Despite this claim, some well-documented cases are known where it is alleged that there has been considerable slippage in corporate governance on the part of some public companies, particularly in the cases of accounting scandals. The policies that led to the dot-com bubble in the late 1990s and the subprime mortgage crisis in 2007–08 are also examples of corporate mismanagement. The mismanagement of companies such as Pets.com (2000), Enron (2001), One.Tel (2001), Sunbeam Products (2001), Webvan (2001), Adelphia Communications Corporation (2002), MCI WorldCom (2002), Parmalat (2003), American International Group (2008), Bear Stearns (2008), Lehman Brothers (2008), General Motors (2009) and Satyam Computer Services (2009) all received plenty of media attention.
Many banks and companies worldwide utilize securities identification numbers (ISIN) to identify, uniquely, their stocks, bonds and other securities. Adding an ISIN code helps to distinctly identify securities and the ISIN system is used worldwide by funds, companies, and governments.
However, when poor financial, ethical or managerial records become public, stock investors tend to lose money as the stock and the company tend to lose value. In the stock exchanges, shareholders of underperforming firms are often penalized by significant share price decline, and they tend as well to dismiss incompetent management teams.
Creating investment opportunities for small investors
As opposed to other businesses that require huge capital outlay, investing in shares is open to both the large and small stock investors as minimum investment amounts are minimal. Therefore, the stock exchange provides the opportunity for small investors to own shares of the same companies as large investors.
Government capital-raising for development projects
Governments at various levels may decide to borrow money to finance infrastructure projects such as sewage and water treatment works or housing estates by selling another category of securities known as bonds. These bonds can be raised through the stock exchange whereby members of the public buy them, thus loaning money to the government. The issuance of such bonds can obviate, in the short term, direct taxation of citizens to finance development—though by securing such bonds with the full faith and credit of the government instead of with collateral, the government must eventually tax citizens or otherwise raise additional funds to make any regular coupon payments and refund the principal when the bonds mature.
Barometer of the economy
At the stock exchange, share prices rise and fall depending, largely, on economic forces. Share prices tend to rise or remain stable when companies and the economy in general show signs of stability and growth. A recession, depression, or financial crisis could eventually lead to a stock market crash. Therefore, the movement of share prices and in general of the stock indexes can be an indicator of the general trend in the economy.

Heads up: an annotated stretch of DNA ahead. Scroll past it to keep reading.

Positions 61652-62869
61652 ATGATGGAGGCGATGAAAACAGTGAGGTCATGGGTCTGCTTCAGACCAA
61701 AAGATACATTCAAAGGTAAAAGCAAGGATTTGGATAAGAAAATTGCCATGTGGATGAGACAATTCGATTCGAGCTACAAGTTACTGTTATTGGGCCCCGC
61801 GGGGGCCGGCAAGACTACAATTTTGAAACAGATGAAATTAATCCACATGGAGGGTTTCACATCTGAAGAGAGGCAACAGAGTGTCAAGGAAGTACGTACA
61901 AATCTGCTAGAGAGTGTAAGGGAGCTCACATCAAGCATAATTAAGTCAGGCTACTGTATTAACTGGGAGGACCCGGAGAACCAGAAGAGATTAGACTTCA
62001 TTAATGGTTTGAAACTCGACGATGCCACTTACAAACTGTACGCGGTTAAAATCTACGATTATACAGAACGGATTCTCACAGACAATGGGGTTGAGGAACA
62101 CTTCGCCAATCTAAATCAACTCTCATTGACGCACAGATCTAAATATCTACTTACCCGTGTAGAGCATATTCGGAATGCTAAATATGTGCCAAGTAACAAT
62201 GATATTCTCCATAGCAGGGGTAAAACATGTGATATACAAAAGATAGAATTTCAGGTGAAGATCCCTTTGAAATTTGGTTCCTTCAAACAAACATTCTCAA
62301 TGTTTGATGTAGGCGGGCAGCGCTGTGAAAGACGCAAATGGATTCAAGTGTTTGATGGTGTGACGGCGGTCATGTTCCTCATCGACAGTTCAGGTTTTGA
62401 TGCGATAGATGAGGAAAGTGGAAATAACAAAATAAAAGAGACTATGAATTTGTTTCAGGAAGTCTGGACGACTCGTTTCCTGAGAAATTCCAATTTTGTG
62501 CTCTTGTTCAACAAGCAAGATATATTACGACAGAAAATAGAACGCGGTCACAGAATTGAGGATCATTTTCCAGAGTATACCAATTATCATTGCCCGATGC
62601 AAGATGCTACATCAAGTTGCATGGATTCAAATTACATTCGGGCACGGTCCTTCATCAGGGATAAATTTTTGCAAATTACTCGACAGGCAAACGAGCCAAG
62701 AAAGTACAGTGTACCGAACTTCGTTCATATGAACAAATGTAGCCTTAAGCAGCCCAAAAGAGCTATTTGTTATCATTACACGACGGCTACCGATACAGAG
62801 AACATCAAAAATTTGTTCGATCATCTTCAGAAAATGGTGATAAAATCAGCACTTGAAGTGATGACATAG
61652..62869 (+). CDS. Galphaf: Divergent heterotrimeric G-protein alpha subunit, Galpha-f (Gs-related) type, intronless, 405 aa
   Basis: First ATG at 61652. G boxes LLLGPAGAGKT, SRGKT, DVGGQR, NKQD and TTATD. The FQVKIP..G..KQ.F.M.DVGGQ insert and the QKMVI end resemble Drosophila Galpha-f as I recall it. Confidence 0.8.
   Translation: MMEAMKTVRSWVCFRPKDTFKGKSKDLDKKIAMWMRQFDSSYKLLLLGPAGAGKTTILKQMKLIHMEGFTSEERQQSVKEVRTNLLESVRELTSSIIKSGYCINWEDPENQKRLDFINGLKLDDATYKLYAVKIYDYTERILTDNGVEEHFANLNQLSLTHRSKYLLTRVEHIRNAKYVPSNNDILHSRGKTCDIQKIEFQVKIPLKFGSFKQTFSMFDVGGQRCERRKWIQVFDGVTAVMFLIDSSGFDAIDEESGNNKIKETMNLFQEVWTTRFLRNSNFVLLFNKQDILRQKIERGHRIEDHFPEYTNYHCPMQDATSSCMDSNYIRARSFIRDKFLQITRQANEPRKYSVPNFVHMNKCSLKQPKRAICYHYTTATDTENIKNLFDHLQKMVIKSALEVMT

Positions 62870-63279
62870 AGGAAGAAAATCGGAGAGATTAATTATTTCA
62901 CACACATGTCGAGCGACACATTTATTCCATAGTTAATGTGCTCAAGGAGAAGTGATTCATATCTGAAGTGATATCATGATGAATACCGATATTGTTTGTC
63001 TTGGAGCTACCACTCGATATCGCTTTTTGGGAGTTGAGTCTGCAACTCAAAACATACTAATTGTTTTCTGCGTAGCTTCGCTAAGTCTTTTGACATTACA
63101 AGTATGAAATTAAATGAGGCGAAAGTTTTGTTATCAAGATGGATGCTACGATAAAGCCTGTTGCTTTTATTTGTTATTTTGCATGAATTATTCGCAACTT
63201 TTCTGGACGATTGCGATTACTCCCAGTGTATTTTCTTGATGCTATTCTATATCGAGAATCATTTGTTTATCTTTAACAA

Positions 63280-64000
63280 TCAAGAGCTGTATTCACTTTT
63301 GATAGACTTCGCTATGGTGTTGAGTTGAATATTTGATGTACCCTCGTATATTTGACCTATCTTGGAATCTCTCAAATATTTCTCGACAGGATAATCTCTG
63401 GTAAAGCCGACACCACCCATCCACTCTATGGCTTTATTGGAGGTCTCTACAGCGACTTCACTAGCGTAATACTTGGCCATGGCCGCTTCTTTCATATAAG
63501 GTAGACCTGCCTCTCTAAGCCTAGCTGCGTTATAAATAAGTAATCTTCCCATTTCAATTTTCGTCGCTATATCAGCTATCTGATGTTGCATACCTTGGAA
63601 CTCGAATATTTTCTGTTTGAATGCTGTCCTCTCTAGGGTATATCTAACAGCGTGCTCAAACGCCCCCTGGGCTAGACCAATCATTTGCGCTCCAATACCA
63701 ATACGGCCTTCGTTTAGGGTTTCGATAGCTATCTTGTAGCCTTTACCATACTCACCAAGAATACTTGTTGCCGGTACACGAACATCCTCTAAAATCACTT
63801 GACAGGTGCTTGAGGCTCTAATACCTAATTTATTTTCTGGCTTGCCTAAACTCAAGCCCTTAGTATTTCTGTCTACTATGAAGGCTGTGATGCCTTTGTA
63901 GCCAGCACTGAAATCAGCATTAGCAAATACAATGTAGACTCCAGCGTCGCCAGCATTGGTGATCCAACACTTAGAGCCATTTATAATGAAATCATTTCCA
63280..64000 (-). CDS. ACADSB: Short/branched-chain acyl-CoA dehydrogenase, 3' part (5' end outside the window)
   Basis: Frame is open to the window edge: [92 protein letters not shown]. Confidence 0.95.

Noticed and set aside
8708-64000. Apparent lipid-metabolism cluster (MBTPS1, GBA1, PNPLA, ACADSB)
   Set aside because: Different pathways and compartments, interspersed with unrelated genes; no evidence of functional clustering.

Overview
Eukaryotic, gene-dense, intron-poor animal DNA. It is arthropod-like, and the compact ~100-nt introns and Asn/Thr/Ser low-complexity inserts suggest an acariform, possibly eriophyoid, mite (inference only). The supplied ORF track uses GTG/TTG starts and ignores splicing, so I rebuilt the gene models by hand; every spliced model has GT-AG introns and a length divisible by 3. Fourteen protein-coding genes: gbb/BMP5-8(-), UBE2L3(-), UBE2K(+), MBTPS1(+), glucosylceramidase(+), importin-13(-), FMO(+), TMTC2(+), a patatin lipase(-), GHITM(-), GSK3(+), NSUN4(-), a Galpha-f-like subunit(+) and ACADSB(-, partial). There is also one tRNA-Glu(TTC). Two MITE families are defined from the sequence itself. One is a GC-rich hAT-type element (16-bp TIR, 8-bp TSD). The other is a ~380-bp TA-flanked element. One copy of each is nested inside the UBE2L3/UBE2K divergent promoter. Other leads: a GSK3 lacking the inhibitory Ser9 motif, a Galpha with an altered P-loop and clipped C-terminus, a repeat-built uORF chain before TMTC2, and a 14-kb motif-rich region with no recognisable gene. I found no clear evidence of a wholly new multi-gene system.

Stock Exchange Listing Requirements
Each stock exchange imposes its own listing requirements upon companies that want to be listed on that exchange. Such conditions may include minimum number of shares outstanding, minimum market capitalization, and minimum annual income.
Examples of listing requirements
The listing requirements imposed by some stock exchanges include:
New York Stock Exchange: the New York Stock Exchange (NYSE) requires a company to have issued at least 1.1 million shares of stock worth $40 million and must have earned more than $10 million over the last three years.
NASDAQ Stock Exchange: NASDAQ requires a company to have issued at least 1.25 million shares of stock worth at least $70 million and must have earned more than $11 million over the last three years.
London Stock Exchange: the main market of the London Stock Exchange requires a minimum market capitalization (£700,000), three years of audited financial statements, minimum public float (25%) and sufficient working capital for at least 12 months from the date of listing.
Bombay Stock Exchange: Bombay Stock Exchange (BSE) requires a minimum market capitalization of ₹250 million (US$3.3 million) and minimum public float equivalent to ₹100 million (US$1.3 million).
Stock Exchange Ownership
Stock exchanges originated as mutual organizations, owned by its member stockbrokers. However, the major stock exchanges have demutualized, where the members sell their shares in an initial public offering. In this way the mutual organization becomes a corporation, with shares that are listed on a stock exchange. Examples are Australian Securities Exchange (1998), Euronext (merged with New York Stock Exchange), NASDAQ (2002), Bursa Malaysia (2004), the New York Stock Exchange (2005), Bolsas y Mercados Españoles, and the São Paulo Stock Exchange (2007).
The Shenzhen Stock Exchange and Shanghai Stock Exchange can be characterized as quasi-state institutions insofar as they were created by government bodies in China and their leading personnel are directly appointed by the China Securities Regulatory Commission.
Another example is Tashkent Stock Exchange established in 1994, three years after the collapse of the Soviet Union, mainly state-owned but has a form of a public corporation (joint-stock company). Korea Exchange (KRX) owns 25% less one share of the Tashkent Stock Exchange.
In 2018, there were 15 licensed stock exchanges in the United States, of which 13 actively traded securities. All of these exchanges were owned by three publicly traded multinational companies, Intercontinental Exchange, Nasdaq, Inc., and Cboe Global Markets, except one, IEX. In 2019, a group of financial corporations announced plans to open a members owned exchange, MEMX, an ownership structure similar to the mutual organizations of earlier exchanges.